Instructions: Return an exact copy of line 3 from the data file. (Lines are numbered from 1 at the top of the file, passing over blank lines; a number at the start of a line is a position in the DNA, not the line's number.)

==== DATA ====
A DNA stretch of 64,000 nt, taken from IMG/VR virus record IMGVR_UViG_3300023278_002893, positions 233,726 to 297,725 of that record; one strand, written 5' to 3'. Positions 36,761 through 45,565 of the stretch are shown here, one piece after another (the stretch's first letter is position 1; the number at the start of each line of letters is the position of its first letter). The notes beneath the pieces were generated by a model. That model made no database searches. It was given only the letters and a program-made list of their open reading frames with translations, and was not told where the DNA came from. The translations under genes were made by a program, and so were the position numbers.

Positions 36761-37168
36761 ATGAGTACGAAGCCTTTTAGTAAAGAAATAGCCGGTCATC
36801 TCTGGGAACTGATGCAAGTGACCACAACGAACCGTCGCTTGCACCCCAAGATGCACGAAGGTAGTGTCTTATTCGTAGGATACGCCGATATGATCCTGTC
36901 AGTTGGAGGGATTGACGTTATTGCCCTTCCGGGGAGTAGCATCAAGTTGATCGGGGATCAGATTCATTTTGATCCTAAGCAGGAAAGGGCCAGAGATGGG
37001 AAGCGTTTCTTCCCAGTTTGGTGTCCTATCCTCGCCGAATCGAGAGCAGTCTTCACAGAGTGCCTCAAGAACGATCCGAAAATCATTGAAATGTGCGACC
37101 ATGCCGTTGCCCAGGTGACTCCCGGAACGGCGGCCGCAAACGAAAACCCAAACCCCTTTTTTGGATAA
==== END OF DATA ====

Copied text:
36761 ATGAGTACGAAGCCTTTTAGTAAAGAAATAGCCGGTCATC